ObjectifiedReviewed By Jay Seaver
Posted 03/16/09 19:34:27
SCREENED AT THE 2009 SXSW FILM FESTIVAL: I forgot my toothbrush when packing for my trip to Texas, and since Austin doesn't have the massive CVS density of the greater Boston area (where you can see the next from the doorway of the one you are standing in), I didn't get around to picking one up until after I had seen "Objectified", Gary Hustwit's new documentary on industrial design. As a result, I gave the process - and the object - a bit more thought than I might have otherwise.Toothbrushes don't come up until the end of Objectified - the first object considered in detail is the potato peeler. We're told how the standard model hurt the arthritic hands of a designer's mother, leading him to work on a better model. The lesson, we're told, is to concentrate on the outliers; if you can please the 10% who are hardest to satisfy, then the rest will take care of themselves (and also benefit). We then see the same design group working on pruning shears, demonstrating how (and why) something simple like a notch in the handles can improve the long-used mechanical device immensely.
We meet several designers each with lessons to impart. Dieter Rams, retired from Braun, lays out the basic principles; Naoto Fukasawa discusses how these principles relate to the Japanese aesthetic sense - where Western literature, for example, traditionally praises complex works, Japanese masters "write simply about what's there". Apple's Jonathan Ive discusses how his company's seemingly simple designs often involve having to invent radically new manufacturing processes. IDEO's Bill Meggridge makes several points, from how he prefers objects that "wear in" (that is, become better with use) rather than "wear out", to how his design work on the original GRiD laptop computer led him to realize that the next big thing in his field would be in software, or "interaction design".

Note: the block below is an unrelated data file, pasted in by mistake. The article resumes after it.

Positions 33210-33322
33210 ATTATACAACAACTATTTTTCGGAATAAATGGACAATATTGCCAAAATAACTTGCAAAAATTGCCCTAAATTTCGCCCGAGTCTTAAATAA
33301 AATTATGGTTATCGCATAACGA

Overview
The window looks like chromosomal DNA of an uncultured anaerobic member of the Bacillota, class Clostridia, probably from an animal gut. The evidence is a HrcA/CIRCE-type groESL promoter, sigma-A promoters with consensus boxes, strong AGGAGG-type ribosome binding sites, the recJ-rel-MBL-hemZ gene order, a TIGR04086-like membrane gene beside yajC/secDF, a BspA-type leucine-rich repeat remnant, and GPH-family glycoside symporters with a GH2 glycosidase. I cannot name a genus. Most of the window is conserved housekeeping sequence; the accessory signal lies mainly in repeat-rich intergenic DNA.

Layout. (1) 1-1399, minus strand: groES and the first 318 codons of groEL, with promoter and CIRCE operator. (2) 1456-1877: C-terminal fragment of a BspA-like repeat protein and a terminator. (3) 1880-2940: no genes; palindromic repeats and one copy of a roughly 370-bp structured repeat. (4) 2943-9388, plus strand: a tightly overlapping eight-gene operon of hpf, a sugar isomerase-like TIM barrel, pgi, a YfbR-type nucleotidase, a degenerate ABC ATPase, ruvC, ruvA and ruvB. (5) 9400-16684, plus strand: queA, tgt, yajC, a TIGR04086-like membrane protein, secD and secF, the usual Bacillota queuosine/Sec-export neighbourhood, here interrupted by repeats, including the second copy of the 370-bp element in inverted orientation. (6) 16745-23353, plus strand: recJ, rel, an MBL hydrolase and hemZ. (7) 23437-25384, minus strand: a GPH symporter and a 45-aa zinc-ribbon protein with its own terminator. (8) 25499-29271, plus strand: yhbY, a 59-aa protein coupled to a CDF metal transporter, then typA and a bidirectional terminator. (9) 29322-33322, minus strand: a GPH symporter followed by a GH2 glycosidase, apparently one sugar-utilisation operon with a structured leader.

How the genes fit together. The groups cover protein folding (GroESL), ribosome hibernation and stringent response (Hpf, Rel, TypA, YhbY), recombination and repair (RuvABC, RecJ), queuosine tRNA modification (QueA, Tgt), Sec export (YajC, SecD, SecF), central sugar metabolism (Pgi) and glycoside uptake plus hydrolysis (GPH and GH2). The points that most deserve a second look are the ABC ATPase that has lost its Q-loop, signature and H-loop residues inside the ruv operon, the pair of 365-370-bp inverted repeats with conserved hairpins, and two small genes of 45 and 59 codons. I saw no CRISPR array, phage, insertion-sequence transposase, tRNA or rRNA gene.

That's a lot of concepts to explain, but Hustwit and his subjects have the gift of making things clear. It helps a great deal that the principles of good industrial design are like the objects that result from it, in that they almost immediately seem obvious in retrospect. He's chosen a mix of interesting personalities, from acknowledged masters to flamboyant youngsters, and most of the lessons in theory are followed up by an easily-grasped physical demonstration. If Hustwit ever chooses to leave filmmaking, he'd make a heck of a teacher, and what better compliment can one pay to a documentarian?
Of course, part of what makes him such a good teacher is that he is a very good filmmaker. He peppers the film with close-up shots of objects against solid backgrounds, using unusual angles and holding shots for a few extra beats to encourage the audience to not just look closely, but examine the things before he breaks it down for us. He peppers the film with nifty information, such as tracing mass production not to Henry Ford but to ancient China. There's also a very nifty soundtrack and spiffy HD photography.
Hustwit concludes the film with a section on the social ramifications of industrial design, which may seem a little rushed in comparison to the rest, as those issues don't have the clear physical/mechanical solutions seen in the rest of the movie. There are interesting questions raised, from how good design should ideally lower prices rather than mark products as luxury items, as well as the question of environmental impact and sustainability. That's where we get to toothbrushes, an object whose design is often tweaked, but which remains utterly (and necessarily) disposable. We watch a team try to brainstorm ways to make the toothbrush better and more environmentally friendly, even if it means reinventing oral care from the ground up.My new toothbrush? A mechanized model witha thick, easily controlled handle which can be used forever while the heads are replaced. I wasn't terribly fond of it on first use, to be frank, but now I at least have some ideas as to why.
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